We pulled up to Chiang Khong on a crimson dusk and as the dust and debris faded, the Mekong showed its murky face in the foreground of the mountainous silhouettes of Laos. That’s where we were heading, but not until morning.
My three companions and I hastily dumped our bags and broke away from the rest of the convoy; the prospect of the new adventures that were waiting for us on the far side of the river had left us in the mood to celebrate, despite being told by seasoned backpackers that ‘it’s impossible to have a decent night out in Chiang Khong’.
There was only one direction to go, away from the river, so we followed the desolate trail from which we had arrived and walked with the moon’s illumination as our only lantern. The dusty pathway was carved by a cluster of wooden shacks, each decrepit but strangely inviting, as the fronts were completely open for the world to see. In each dwelling families were cooking up aromatic meals with raw fires, playing cards around small makeshift tables and telling stories by candlelight, which for a second, made me quite homesick.
We had been walking for over fifteen minutes and there was still no sign of anything that resembled a bar, so we decided to admit defeat and head back with tails-between- legs, but as we were about to make our non-triumphant u-turn, something caught our collective eye…
A pair of pale green Vespas stood proudly in the moons glow and as scooter fanatics, we ran over to inspect the bikes which immediately alarmed the owners. After a few tense moments, my friend managed to diffuse the situation by offering the universal hand gesture for ‘drink?’ and following some animated laughter and a few thumbs up, we found ourselves cruising further away from the river clutching on for dear life, two on the back of each Vespa.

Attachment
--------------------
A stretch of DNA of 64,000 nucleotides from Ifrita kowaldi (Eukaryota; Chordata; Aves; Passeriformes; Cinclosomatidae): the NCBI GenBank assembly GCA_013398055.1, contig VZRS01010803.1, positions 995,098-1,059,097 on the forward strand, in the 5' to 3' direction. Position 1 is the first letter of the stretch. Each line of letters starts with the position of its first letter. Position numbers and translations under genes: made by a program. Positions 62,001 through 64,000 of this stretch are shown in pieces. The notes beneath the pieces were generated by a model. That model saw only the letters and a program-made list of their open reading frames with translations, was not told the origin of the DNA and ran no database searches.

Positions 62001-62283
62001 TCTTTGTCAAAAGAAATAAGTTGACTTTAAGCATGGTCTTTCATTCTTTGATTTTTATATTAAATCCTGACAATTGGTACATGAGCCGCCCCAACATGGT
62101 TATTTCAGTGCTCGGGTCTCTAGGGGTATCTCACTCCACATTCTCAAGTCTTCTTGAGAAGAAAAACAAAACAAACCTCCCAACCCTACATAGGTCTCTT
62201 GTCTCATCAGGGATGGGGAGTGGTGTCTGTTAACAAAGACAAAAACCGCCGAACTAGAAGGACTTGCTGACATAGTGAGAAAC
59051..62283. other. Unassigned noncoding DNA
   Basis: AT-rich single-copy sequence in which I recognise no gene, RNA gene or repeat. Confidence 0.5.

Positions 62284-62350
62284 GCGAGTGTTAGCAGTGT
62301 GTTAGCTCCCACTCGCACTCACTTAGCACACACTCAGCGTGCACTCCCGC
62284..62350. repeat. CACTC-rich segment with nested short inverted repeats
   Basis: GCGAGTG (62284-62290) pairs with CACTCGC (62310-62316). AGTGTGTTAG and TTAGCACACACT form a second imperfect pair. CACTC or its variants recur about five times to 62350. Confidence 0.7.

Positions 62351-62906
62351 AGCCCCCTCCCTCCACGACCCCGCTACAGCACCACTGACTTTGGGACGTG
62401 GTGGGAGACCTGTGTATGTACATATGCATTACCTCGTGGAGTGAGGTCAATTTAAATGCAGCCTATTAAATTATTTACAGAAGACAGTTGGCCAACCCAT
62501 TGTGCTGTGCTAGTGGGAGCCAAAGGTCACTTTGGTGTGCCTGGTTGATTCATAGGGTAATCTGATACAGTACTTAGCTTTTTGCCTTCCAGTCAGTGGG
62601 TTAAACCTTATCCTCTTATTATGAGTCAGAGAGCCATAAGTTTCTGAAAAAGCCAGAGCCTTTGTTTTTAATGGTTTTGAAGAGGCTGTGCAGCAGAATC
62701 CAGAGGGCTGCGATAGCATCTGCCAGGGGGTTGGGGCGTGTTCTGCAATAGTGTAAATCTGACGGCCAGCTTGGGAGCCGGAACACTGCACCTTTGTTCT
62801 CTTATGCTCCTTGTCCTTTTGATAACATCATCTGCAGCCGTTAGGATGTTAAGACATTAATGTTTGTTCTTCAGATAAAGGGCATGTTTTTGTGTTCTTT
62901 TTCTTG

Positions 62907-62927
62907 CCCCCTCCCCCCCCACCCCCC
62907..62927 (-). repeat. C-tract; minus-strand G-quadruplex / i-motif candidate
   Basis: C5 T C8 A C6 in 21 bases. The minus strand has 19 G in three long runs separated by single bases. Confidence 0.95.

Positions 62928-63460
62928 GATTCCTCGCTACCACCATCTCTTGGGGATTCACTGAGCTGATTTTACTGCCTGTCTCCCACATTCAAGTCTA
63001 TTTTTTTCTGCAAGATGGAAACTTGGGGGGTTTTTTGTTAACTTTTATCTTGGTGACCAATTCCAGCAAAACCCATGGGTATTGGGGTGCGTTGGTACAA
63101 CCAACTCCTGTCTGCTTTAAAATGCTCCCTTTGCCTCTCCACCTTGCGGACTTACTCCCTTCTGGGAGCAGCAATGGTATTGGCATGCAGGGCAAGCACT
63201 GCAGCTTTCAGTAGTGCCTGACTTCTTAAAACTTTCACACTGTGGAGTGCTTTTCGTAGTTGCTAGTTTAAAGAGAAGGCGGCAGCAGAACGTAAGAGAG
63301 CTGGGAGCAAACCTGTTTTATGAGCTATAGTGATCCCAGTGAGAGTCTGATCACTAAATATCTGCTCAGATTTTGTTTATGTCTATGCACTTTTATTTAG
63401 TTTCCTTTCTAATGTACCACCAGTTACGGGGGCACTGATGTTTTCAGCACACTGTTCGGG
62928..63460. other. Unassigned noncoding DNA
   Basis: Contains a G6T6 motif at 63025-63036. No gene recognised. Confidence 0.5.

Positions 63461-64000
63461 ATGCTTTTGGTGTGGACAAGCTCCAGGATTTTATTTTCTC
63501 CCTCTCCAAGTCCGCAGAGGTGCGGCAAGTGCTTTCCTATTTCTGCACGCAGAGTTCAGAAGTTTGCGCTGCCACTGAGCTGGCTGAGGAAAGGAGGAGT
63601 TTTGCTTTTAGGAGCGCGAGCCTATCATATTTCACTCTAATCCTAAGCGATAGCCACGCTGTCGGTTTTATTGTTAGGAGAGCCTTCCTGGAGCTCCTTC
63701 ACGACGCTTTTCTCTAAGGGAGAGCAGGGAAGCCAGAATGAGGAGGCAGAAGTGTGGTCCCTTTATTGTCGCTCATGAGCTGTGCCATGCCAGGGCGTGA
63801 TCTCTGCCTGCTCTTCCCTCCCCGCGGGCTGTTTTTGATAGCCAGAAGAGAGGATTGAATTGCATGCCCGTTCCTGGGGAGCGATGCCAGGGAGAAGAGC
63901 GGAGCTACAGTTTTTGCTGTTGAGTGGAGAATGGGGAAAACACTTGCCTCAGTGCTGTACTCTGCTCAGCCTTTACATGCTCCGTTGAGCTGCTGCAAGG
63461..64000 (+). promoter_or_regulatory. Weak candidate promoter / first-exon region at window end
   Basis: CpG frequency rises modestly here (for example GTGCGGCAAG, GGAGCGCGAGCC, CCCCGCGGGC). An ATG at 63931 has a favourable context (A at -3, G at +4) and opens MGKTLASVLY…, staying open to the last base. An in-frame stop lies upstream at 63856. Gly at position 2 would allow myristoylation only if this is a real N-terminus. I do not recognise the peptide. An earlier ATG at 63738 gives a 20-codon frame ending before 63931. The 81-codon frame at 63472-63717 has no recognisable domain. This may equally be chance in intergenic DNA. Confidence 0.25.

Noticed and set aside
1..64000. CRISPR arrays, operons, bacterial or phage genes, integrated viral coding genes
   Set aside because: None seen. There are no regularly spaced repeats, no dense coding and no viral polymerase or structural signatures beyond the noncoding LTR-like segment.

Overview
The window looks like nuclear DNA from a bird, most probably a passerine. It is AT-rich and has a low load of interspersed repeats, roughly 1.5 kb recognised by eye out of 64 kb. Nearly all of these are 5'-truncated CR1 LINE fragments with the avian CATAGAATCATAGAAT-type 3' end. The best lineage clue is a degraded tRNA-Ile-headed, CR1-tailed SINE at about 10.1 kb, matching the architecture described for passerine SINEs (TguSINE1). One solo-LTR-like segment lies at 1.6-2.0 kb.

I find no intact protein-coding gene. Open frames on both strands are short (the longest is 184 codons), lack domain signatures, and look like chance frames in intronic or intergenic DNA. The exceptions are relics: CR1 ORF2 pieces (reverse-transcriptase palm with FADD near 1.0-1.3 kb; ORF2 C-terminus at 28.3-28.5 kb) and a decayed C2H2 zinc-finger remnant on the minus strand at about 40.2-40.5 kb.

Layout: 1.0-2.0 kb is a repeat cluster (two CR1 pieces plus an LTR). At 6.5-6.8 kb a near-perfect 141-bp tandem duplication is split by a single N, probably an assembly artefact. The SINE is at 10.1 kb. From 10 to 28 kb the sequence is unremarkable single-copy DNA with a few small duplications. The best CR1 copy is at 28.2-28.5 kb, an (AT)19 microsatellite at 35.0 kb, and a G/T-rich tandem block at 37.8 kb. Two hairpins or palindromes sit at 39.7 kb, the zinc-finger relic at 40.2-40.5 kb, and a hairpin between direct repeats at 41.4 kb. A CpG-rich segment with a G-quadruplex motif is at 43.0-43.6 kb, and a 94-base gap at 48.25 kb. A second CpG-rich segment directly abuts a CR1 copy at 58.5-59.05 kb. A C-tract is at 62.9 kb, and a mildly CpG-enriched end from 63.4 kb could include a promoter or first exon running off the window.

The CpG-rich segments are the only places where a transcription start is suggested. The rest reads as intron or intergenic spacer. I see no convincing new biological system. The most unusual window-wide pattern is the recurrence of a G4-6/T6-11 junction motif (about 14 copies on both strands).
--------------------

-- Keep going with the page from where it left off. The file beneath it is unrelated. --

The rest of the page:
Finally, after a few terrifying minutes, we arrived at a large open air shack with a withered tin roof and our new friends led us to the end of a never ending bench full of local residents. The roar of hundreds of excitable voices encouraged us to eat and drink as honorary townsmen.
We communicated through gesture, ate authentic Thai broth and drank rice wine long into the night – at that moment, I remembered why I boarded a plane from London in the first place; to actually experience a life far different from my own and not just look at it through the cold comfort of my guide book.
After a while, the sea of heads got up in unison and just like that, half of the bar had disappeared. They’d gone and left us with the bill. Had we experienced something special or simply fallen into an obscure tourist trap?
To this day, I’m still not sure. Can you have a decent night out in Chiang Khong? I’m not sure of that either, but I did keep the bill as a memento.